By Erin Wallace, Seasons Family Support and Education Specialist
“I want to go home.” Have you ever been faced with this statement by a loved one, when they are already in their own home? Perhaps even the home they have lived in for over 50 years? Here are some things to consider when faced with this common situation, and best practices to help both you and your loved one.
Remember that this person has a progressive form of dementia, and their ability to reason may no longer be present. Reasoning with or reassuring the person that this is their home may cause you more stress and frustration. A person living with signs and symptoms of dementia will often live in their
own reality, and telling them that this is their home will lead to increased anxiety, agitation, and determination.
“I want to go home” is usually a request for comfort rather than actually leaving. The goal is to reduce their anxiety and fear so they can let go of the notion to leave. Remember that the person will mimic your actions, and staying calm is very important. Try validating their feelings of missing home, share that you miss home too. Then redirect the person in talking about fond memories of home. You could use statements such as, “Your home sounds lovely, tell me more about it” or use open ended questions to help engage the person in a conversation. Another idea is to say something like, “That’s a good idea. Let’s finish up the dishes first.” You may want to consider trying other things that provided comfort to the person before the onset of dementia.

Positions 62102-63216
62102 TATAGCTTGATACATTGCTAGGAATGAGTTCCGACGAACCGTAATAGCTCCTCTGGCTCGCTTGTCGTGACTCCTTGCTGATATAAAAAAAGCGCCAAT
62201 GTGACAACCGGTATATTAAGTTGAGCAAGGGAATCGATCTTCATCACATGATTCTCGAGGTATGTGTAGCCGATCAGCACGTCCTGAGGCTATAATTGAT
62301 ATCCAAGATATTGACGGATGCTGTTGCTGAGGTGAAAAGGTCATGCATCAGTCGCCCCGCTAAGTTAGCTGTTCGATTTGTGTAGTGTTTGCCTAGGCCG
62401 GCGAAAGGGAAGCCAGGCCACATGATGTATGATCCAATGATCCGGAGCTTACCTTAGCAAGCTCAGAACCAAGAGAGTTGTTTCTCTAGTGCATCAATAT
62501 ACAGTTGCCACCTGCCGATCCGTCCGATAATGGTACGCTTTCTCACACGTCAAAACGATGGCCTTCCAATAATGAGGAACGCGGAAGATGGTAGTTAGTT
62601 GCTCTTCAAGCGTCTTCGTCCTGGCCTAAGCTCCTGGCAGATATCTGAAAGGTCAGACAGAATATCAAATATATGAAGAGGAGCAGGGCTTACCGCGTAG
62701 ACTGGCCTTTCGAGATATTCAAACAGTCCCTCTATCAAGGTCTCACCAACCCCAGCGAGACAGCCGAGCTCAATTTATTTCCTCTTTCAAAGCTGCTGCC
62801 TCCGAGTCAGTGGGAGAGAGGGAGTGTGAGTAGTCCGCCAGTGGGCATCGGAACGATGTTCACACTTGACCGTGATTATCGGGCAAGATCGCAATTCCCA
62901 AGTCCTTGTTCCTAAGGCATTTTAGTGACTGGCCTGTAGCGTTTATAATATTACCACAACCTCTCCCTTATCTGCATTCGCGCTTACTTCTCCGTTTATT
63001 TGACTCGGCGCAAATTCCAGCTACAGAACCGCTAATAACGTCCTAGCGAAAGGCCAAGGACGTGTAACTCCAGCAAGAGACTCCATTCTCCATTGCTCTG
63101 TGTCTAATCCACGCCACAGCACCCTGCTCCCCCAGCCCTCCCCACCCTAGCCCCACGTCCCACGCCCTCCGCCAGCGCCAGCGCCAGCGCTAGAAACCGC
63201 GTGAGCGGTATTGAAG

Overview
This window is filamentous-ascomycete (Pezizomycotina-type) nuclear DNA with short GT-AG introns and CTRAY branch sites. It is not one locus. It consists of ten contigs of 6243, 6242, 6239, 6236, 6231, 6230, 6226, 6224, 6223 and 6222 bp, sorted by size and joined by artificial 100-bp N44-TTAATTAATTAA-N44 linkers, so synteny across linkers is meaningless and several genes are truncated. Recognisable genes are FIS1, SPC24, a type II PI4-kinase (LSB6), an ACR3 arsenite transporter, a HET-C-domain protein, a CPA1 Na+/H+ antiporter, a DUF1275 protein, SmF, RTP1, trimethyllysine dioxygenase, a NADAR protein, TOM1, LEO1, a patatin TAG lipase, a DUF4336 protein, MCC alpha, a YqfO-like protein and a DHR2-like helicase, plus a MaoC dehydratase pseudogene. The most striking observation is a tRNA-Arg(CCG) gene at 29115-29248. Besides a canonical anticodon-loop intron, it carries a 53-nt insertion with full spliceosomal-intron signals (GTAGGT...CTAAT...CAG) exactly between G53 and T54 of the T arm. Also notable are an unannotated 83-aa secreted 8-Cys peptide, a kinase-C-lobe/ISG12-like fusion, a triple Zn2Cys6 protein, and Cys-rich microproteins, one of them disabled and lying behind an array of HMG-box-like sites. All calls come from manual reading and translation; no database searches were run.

Try taking a car ride if possible. This will help validate their thoughts about leaving. Drive through a part of town that would be relaxing and enjoyable to the person. Stop for coffee or an ice cream cone to distract their thoughts. When going back home, try not to mention being back home as you don’t want to trigger this memory again.
Look for any additional meaning this phrase may hold. If the person is living with more advanced cognitive loss, they may be trying to express that they are scared, tense, anxious or in pain. When caregiving for someone with a progressive impairment, it is important to look beyond the surface, as there are often hidden meanings in their messages.